In the past, national high school graduation rates sometimes did not receive the attention they deserved because of questions surrounding their reliability. With the enactment of No Child Left Behind (NCLB), the U.S. Congress and President Bush agreed to a much more accurate (and simpler) method to measure graduation rates.
As evidence of the confusion surrounding the old reporting method, a recent audit commissioned by the Houston Independent School District (HISD) found that Houston schools do not know how many teens quit school without graduating. While auditors did not say that HISD intentionally manipulated the numbers, the audit found evidence of shortfalls in the district’s record keeping. As a result, HISD school profiles show a dropout rate of only 1.5 percent, while, at the same time, reporting a graduation rate of only 72 percent.
NCLB defines graduation rate as the percentage of students, measured from the beginning of high school, who graduated with a regular diploma in the standard number of years. This methodology is consistent with that used by Jay Greene of the Manhattan Institute in his report,High School Graduation Rates in the United States, adopted by the Alliance in Left Out and Left Behind: NCLB and the American High School.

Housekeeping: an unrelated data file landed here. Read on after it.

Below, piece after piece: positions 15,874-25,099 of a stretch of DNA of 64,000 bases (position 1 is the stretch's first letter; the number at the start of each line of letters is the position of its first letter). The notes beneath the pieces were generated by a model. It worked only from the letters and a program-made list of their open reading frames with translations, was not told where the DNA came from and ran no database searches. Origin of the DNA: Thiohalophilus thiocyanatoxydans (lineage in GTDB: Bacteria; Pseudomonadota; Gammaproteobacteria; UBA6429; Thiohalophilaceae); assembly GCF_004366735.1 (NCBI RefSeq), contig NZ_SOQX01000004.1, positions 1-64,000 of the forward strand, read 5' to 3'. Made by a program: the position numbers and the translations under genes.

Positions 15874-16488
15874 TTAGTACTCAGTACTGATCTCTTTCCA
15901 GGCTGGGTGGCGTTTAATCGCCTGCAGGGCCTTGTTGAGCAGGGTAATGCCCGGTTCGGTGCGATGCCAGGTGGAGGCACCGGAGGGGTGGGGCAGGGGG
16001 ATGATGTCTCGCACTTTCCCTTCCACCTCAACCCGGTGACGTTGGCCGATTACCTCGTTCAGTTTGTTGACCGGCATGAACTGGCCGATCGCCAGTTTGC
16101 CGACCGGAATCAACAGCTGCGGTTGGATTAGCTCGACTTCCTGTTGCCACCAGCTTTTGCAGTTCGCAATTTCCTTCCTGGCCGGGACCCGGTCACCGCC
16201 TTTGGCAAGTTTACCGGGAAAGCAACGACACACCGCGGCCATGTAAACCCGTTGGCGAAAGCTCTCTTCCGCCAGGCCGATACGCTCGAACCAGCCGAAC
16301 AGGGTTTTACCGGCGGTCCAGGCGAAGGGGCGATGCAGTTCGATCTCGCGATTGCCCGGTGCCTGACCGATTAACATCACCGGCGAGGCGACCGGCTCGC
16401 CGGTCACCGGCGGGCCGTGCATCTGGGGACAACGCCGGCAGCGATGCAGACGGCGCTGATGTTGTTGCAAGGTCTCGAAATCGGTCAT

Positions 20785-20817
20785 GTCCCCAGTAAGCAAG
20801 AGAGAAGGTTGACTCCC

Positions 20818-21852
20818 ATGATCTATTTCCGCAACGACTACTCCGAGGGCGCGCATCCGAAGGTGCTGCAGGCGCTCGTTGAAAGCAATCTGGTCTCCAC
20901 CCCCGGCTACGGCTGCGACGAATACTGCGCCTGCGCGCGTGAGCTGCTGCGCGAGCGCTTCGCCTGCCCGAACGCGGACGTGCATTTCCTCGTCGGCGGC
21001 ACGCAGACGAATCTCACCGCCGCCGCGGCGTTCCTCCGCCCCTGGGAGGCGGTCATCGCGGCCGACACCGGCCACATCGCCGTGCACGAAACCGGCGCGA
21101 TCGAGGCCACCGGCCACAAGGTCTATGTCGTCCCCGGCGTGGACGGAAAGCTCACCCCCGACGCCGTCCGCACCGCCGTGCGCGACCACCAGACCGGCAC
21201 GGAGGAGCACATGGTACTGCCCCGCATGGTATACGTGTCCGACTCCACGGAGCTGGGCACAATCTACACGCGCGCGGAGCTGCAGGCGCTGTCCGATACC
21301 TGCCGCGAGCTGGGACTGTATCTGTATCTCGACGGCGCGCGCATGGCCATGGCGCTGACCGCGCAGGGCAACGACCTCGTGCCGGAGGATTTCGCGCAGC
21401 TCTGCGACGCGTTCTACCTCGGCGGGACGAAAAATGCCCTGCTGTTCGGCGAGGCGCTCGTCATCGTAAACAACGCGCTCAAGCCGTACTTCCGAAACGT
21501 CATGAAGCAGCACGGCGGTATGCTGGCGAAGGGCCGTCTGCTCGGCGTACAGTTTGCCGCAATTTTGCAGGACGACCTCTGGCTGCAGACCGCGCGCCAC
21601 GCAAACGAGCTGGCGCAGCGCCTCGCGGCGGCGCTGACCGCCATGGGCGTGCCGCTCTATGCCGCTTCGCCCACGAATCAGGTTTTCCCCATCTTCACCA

This new measurement usually results in lower graduation rates-and higher dropout rates-than those that have been reported in the past to the U.S. Department of Education. For instance, according to the National Center for Education Statistics (NCES), the national high school completion rate in 2000 was 86.5 percent-compared with 69 percent in the Greene study. This difference exists because the NCES numbers include students who have a GED or have obtained a diploma or its equivalent by the age of 24. The Greene study only measures students who receive a high school diploma on time.
Greene’s numbers for individual states are shocking and range from a low of 55 percent for Florida to 87 percent in New Jersey; in seven cities, graduation rates are below 50 percent. The City of Cleveland’s graduation rate is 28 percent.
According to the Alliance report, the failure of so many students to graduate from high school is cause for alarm and suggests that many American high schools, as they now exist, have become dysfunctional and would never be tolerated in the business world:
“No hospital, for example, would retain the confidence of the public if its patient survival rate equaled the 28 percent graduation rate of the Cleveland high schools. No profit-making delivery company like UPS or Federal Express would retain consumer confidence if its on-time delivery rate equaled Houston’s graduation rate of only 52 percent.”
|High School Students Are Being Left Behind